Instead of Magnus, King Gaius turned to face her. Cleo yanked her hand back as if it had been scorched. She took an immediate step back from him, then managed to tamp down her initial shock and rein in her composure.

“Good morning, princess,” he said. His face was as pale as yesterday, still bruised and cut, with dark circles beneath his eyes.

Speak, she commanded herself. Say something, so he doesn’t think you’re terrified of him.

He raised a dark eyebrow. “Has the wildcat lost her tongue?”

Damn, but he looked so much like Magnus in the shadows of the inn. The very thought made her stomach roil with disgust.

“Not nearly,” she said evenly as she drew her cloak tighter around her shoulders. “But she’d advise you to keep your distance if you want to keep yours.”

“An empty threat,” he said drily. “How predictable.”

“If you’ll excuse me, I’m going to go back to my room.”

“You certainly could.” He moved to take a seat at the nearest table, which was soon to be occupied by hungry patrons, and sat down heavily, groaning as if the movement caused him pain. “Or perhaps this is a good time for us to talk.”

“There’s no time that’s good for that.”

The king leaned back in his chair and regarded her silently for a moment. “It was Emilia who was blessed with her mother’s particular beauty. But you . . . you certainly inherited her fire.”

Hearing this snake mention her mother again turned her stomach. “You never did answer my question from before. How do you know my mother? Why was it her name on your lips in your dying moments?”

His lips thinned in a grimace. “It was a mistake, speaking her name.”

“You’re still avoiding the question.”

“I believe this may be the longest conversation you and I have ever had, princess.”

“Tell me the truth,” she snapped. “Or is that even possible for you?”

“Ah, curiosity. It is a dangerous beast that will lead you down dark alleyways to an uncertain fate.” He scanned her face, his expression pinched. “Elena and I were friends once.”

Cleo laughed at that, surprising herself at the sharp sound of it. “Friends?”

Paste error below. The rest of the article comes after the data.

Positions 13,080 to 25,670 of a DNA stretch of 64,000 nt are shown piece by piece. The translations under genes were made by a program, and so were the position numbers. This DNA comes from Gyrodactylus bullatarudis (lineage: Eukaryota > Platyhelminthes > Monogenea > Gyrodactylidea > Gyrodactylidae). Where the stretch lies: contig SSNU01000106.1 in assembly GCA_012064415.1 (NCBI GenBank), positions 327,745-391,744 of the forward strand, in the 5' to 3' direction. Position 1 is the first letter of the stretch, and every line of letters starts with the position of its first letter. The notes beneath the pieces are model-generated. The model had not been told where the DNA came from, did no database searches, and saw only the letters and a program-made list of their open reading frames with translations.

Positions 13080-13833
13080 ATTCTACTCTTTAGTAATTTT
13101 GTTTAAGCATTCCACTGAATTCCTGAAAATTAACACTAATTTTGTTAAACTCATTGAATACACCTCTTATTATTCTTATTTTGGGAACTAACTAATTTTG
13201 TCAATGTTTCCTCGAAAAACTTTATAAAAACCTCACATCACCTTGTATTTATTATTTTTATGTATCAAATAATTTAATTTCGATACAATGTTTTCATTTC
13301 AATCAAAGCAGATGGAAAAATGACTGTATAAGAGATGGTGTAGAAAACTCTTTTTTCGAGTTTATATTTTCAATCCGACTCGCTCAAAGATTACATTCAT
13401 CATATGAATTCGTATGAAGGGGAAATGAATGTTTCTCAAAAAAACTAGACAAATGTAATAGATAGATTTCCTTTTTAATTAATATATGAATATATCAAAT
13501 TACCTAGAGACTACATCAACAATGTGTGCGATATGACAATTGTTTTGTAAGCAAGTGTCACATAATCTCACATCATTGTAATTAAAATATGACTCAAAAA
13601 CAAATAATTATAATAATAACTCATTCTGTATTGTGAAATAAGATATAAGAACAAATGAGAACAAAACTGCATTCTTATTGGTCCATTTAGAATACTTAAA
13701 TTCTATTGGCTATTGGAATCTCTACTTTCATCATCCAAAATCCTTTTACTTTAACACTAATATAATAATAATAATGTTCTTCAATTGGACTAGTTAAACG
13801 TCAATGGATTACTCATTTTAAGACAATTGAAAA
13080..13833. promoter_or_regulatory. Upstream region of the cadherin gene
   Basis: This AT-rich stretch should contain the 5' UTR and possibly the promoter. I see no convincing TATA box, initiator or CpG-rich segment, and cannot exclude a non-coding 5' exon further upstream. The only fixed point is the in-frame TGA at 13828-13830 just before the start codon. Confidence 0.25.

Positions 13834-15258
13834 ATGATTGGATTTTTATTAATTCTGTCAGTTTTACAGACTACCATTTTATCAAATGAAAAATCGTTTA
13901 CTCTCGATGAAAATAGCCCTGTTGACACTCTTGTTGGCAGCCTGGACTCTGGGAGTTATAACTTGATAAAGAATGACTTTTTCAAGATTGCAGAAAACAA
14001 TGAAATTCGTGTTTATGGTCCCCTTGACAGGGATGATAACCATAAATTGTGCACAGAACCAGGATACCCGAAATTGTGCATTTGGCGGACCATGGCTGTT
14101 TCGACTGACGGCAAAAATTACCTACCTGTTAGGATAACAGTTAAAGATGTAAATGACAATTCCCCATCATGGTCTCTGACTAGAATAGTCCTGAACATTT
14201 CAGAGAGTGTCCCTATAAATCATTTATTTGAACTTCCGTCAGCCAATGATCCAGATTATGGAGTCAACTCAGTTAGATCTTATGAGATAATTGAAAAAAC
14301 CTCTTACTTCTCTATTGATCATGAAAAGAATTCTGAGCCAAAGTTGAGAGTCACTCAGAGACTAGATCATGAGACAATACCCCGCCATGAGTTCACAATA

“You don’t believe me?”

“I don’t believe you have any friends, let alone that my mother was one of them.”

“It was a different time, back before I was a king or she was a queen. Sometimes it feels like a million years ago.”

“I don’t believe you were friends with my mother.”

“It doesn’t matter if you believe me or not. It was over and done with a very long time ago.”

Cleo turned away from him, disgusted that he could even attempt to make such a claim. Her mother would never have chosen to spend time with someone as vile as Gaius Damora.

“Now I get to ask a question, princess,” he said, standing up and putting himself in between Cleo and the staircase.

She turned slowly to give him the haughtiest look possible. “What?”

“What do you want with my son?” he said, enunciating each word.

She stared at him. “Excuse me?”

“You heard me. Are you planning to continue to use Magnus for your own gain? If so, then bravo to you. You’ve done an exceedingly fine job turning him against me. His many weaknesses have long been a disappointment to me, but this—” He shook his head. “Do you have any true idea what he’s given up for you?”

“You don’t know anything about it.”

Gaius scoffed. “I know that not that long ago my son aspired to be a leader, willing to do what it took to one day meet his great potential. I’m not blind. I saw how quickly his head was turned by your beauty. But beauty is fleeting, and power is forever. This sacrifice, the choices he’s made lately surrounding the subject of you . . . I don’t understand his reasoning. Not really.”

“Then perhaps you are blind.”

“He doesn’t see everything that’s at stake. He only sees what’s happening in the moment, before his eyes. But you do, don’t you? You know how you want your life to be ten, twenty, fifty years from now. You’ve never given up on your desire to reclaim your throne. I admit that I underestimated your drive, which was a grave mistake.”

“Why wouldn’t I want to reclaim what’s rightfully mine?”

“Be careful, princess,” he said.

“This isn’t the first time you’ve told me to do just that. This time, I can’t tell if you mean it as a warning or a threat.”

“It’s a warning.”

“Just like the warning about the curse that my mother passed to me?”